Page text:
Back in early 2009, Sam asked what the contemporary lessons were of Japan's fiscal stimulus efforts during the 1990s. I suggested that one lesson from both Japan and the 1930s US experience was that fiscal stimulus works when it's tried, but that inconsistent, or insufficient, stimulus was unlikely to deliver the desired results. Sam's response at the time suggested he didn't necessarily buy this.

I was reminded of this by the ongoing debate about the effectiveness of the US fiscal stimulus. Earlier this week, Martin Wolf had a very good column in the FT, arguing that the Obama Administration had been far too cautious with its stimulus package. One result: 'This has allowed opponents to claim that policy has been ineffective when it has merely been inadequate.'

Note that this is not a case of being wise after the fact. Wolf also pointed to an earlier column where he had warned of the inadequacy of the measures being planned: 'Unfortunately, what is coming out of the US is desperately discouraging. Instead of an overwhelming fiscal stimulus, what is emerging is too small, too wasteful and too ill-focused.' Paul Krugman, who also argued at the time that the Obama package was going to be too small, has been making the same kind of point.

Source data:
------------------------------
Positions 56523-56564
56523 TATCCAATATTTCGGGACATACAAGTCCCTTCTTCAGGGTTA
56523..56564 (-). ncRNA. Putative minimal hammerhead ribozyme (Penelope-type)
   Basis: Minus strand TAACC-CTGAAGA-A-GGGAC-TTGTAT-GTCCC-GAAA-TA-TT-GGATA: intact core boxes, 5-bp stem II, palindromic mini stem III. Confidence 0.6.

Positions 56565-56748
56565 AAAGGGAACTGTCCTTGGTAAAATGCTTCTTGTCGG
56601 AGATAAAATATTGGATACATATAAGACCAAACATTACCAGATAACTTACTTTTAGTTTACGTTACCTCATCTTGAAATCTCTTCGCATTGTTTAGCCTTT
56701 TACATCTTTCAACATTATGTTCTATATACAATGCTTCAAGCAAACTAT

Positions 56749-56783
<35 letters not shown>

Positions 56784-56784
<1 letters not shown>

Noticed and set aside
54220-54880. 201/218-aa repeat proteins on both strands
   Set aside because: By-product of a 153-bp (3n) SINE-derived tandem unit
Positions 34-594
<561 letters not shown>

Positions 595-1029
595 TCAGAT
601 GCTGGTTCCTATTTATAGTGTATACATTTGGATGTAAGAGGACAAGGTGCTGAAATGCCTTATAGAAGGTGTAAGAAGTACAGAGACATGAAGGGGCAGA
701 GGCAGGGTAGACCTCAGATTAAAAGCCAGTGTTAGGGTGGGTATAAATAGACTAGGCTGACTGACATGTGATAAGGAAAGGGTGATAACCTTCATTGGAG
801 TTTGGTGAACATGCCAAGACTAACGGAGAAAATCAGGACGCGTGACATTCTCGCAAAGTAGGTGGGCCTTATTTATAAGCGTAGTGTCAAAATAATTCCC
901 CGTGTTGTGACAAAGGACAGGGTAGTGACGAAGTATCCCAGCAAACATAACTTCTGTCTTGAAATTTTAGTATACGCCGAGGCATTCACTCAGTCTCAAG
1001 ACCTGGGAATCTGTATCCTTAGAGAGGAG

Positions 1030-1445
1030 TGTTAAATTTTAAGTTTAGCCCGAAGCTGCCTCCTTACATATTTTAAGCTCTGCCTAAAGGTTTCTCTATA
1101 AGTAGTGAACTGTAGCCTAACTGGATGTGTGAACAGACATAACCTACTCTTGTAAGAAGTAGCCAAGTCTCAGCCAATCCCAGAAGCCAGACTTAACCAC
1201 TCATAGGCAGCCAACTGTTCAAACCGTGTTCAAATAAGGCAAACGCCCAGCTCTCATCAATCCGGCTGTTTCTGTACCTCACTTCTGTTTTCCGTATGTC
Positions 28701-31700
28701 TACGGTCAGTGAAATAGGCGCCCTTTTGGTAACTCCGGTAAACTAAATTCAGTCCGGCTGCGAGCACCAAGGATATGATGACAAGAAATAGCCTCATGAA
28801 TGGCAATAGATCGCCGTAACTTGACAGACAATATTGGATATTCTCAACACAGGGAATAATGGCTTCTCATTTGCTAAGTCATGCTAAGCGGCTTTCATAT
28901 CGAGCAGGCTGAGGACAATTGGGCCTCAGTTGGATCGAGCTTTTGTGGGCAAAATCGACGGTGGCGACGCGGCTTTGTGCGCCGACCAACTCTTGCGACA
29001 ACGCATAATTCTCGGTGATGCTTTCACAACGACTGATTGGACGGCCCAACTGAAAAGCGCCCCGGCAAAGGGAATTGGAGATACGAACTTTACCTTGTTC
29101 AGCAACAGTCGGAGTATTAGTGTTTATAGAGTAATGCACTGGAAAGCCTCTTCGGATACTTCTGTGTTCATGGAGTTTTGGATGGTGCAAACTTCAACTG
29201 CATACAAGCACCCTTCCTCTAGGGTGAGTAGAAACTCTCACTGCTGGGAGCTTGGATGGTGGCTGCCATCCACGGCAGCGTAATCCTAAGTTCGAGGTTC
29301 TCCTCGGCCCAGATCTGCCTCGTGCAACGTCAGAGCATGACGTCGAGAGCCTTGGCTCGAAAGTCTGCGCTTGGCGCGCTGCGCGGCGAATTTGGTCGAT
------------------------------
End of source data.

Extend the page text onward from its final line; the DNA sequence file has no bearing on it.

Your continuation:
But, and for pretty much the same reason that Sam doubted my response to his question, I suspect that, for many, these arguments will fall on deaf ears. Maybe the success of emerging Asia's stimulus efforts will make for a more compelling example of how stimulus can work?

Finally, that Martin Wolf column begins with a thought-experiment about what might have gone wrong with FDR's policy response in the 1930s, had political circumstances been different. For one very grim take on a possible alternate America, keying off from a prolonged Great Depression, see this short story by Jo Walton.

Photo by Flickr user cbcastro, used under a Creative Commons license.